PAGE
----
2020 Stock Market Crash: 2 Ways to Invest and Retire Rich

Do you have cash sitting in your closet? Then, it’s time to consider these two ways to invest that can allow you to retire early and retire rich!

Illustration of bull and bear

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The 2020 stock market crash is a golden opportunity for anyone to invest and potentially retire rich or get much closer to their financial goals.

If you have money sitting and waiting to be put to work, here are two investing approaches to consider: build a quality (dividend) stock portfolio or maximize returns.

Invest to build a top-notch dividend portfolio

This 2020 stock market crash is the perfect opportunity to build your dream stock portfolio. There are 11 sectors in the market, but in general, for now, you probably want to stay away from the stocks in energy, materials, and industrials.

From the remaining sectors, it’d probably be best to consider companies in technology, health care, and consumer staples. These sectors tend to be more resilient in a bear market.

After that, you can consider stocks in financials, consumer discretionary, telecom, utilities, and real estate.

If you want to build a top-notch portfolio, my guess is it’s for the long term. Therefore, you’d want to employ a top-down approach in which you choose the top stocks (i.e., businesses) from the industries you believe have a bright future ahead of them.

Within sectors, there are industries that offer better value or others that offer greater resilience to the current bear market. Investors must determine whether value is there or if there’s more room for downside.

Industrial stocks will come out super strong in a recovering and expanding economy. We’re far from that now. And in fact, global economies are likely to contract abruptly in 2020. However, they could also recover lightning fast once the coronavirus pandemic subsides. Simply put, you can add to top industrial stocks later on.

Don’t forget to consider U.S. stocks, too. We just don’t have a lot of choices for tech and healthcare stocks on the TSX.

At today’s relatively cheap valuations, you can start buying into top stocks like Microsoft, Medtronic, and Pepsi.

If you choose top stocks that pay safe dividends to build your portfolio, you’ll get a nice passive income stream. A lot of investors love that. Moreover, it’s reassuring to see the income coming in, which can help you pay bills or buy more shares in today’s bear market!

Invest to maximize returns

In a stock market crash, which are thankfully rare, aggressive investors aim to maximize total returns. Needless to say, this is a riskier strategy than the dividend strategy above, although it could make you very rich.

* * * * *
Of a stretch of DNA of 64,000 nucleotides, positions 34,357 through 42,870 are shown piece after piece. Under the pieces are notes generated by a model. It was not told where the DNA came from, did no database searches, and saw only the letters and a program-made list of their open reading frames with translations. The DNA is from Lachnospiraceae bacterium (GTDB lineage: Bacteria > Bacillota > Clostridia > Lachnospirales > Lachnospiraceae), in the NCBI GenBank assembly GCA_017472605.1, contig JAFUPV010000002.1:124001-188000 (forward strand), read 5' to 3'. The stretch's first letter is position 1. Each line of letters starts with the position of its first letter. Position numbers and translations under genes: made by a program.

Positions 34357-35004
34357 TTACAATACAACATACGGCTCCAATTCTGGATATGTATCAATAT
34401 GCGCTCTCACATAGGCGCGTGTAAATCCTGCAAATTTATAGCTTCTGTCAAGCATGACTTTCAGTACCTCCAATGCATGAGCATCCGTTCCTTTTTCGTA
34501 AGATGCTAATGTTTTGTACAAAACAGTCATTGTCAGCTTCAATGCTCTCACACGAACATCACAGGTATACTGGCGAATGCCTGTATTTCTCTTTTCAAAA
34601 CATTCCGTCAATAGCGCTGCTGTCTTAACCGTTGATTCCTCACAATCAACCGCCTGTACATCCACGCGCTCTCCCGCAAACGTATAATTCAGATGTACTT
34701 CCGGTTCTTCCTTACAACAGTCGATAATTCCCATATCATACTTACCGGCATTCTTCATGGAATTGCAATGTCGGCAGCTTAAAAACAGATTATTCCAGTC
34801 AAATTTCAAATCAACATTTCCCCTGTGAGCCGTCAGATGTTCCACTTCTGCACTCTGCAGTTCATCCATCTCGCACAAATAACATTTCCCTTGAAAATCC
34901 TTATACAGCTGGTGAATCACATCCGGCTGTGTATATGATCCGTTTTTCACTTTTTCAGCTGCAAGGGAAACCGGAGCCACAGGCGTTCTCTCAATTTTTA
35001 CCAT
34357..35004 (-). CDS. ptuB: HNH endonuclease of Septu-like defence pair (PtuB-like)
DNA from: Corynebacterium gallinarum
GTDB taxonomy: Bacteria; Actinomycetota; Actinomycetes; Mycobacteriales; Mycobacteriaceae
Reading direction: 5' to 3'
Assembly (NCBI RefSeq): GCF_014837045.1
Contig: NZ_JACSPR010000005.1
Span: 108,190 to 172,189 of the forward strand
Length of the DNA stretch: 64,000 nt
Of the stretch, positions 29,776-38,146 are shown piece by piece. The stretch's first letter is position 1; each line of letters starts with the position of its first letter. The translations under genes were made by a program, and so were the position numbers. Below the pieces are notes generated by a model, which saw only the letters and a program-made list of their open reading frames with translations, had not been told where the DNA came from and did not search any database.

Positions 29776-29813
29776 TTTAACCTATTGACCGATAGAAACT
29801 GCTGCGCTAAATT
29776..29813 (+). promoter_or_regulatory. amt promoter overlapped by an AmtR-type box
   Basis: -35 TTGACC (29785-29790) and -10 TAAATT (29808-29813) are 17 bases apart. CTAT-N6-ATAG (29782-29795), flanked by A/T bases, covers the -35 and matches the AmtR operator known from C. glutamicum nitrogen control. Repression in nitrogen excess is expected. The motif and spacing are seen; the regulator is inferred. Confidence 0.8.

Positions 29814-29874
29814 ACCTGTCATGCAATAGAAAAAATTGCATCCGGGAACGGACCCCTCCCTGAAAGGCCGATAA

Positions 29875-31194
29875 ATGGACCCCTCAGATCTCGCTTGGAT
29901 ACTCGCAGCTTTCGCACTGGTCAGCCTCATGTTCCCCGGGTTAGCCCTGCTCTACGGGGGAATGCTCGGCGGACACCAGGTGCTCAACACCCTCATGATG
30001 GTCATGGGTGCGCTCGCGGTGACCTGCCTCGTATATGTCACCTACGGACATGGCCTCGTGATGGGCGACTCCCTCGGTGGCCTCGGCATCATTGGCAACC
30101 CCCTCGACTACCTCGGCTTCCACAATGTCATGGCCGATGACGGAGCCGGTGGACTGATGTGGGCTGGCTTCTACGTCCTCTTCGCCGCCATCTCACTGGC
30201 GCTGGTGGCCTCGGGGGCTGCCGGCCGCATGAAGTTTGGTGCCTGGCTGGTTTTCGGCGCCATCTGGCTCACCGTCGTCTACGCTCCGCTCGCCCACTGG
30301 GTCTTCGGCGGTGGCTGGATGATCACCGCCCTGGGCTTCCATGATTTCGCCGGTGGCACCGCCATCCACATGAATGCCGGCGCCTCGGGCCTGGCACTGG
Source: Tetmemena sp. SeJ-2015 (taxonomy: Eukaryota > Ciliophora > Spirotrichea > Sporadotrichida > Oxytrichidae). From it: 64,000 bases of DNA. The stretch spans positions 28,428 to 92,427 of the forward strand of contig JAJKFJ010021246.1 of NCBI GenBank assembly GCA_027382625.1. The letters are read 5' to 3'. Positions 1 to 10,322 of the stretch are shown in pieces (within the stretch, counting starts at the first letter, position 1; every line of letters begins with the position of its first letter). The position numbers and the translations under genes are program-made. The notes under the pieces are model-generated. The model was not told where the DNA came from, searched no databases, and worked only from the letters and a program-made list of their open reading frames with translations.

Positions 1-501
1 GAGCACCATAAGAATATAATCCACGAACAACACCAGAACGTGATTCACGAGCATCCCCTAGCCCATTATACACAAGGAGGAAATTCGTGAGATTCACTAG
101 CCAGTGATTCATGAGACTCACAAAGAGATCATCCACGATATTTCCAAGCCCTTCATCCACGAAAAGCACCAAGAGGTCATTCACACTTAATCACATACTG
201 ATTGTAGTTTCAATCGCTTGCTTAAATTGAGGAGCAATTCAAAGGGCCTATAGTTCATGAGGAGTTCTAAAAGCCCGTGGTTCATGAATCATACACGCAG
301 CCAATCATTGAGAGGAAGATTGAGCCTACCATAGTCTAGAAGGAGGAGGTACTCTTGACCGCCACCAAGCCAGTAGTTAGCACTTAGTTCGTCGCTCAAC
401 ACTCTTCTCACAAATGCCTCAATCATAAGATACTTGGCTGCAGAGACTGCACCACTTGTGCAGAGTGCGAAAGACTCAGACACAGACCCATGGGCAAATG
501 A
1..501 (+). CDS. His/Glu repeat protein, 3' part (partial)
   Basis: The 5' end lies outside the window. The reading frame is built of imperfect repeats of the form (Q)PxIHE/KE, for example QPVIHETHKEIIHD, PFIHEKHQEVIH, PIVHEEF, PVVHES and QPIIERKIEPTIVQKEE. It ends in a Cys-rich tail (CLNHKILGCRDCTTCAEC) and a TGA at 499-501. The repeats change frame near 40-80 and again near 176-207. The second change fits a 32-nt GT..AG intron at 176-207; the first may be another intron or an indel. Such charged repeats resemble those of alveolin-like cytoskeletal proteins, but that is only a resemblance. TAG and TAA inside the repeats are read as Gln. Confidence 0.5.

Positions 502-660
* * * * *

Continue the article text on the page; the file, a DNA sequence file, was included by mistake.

First, you need unwavering confidence in the turnaround or high-growth stock picks.

Second, you need patience. It could take years for the turnaround to occur in full force.

Third, you need to think more carefully about timing than in the conservative investing approach discussed above.

For example, I bought Air Canada shares as a turnaround investment. I was way too early. My starter position is down a whopping 62%.

I’ll probably add to the position at some point. If it gets close to bankruptcy as it did in the past, it’ll pretty much be a gamble on a stock that could potentially make investors a million dollars.

If you choose this investing approach, select multiple high-conviction turnaround/growth stock ideas, and determine which price ranges you’ll buy them at.

Likely, you’ll find turnaround stock candidates, such as CCL Industries, in the industrials sector, and high-growth stock ideas in companies that innovate (probably in the technology sector).

This article represents the opinion of the writer, who may disagree with the “official” recommendation position of a Motley Fool premium service or advisor. We’re Motley! Questioning an investing thesis — even one of our own — helps us all think critically about investing and make decisions that help us become smarter, happier, and richer, so we sometimes publish articles that may not be in line with recommendations, rankings or other content.

Teresa Kersten, an employee of LinkedIn, a Microsoft subsidiary, is a member of The Motley Fool’s board of directors. Fool contributor Kay Ng has shares in Air Canada. The Motley Fool owns shares of and recommends Microsoft. The Motley Fool recommends CCL INDUSTRIES INC., CL. B, NV and recommends the following options: long January 2021 $85 calls on Microsoft and short January 2021 $115 calls on Microsoft.

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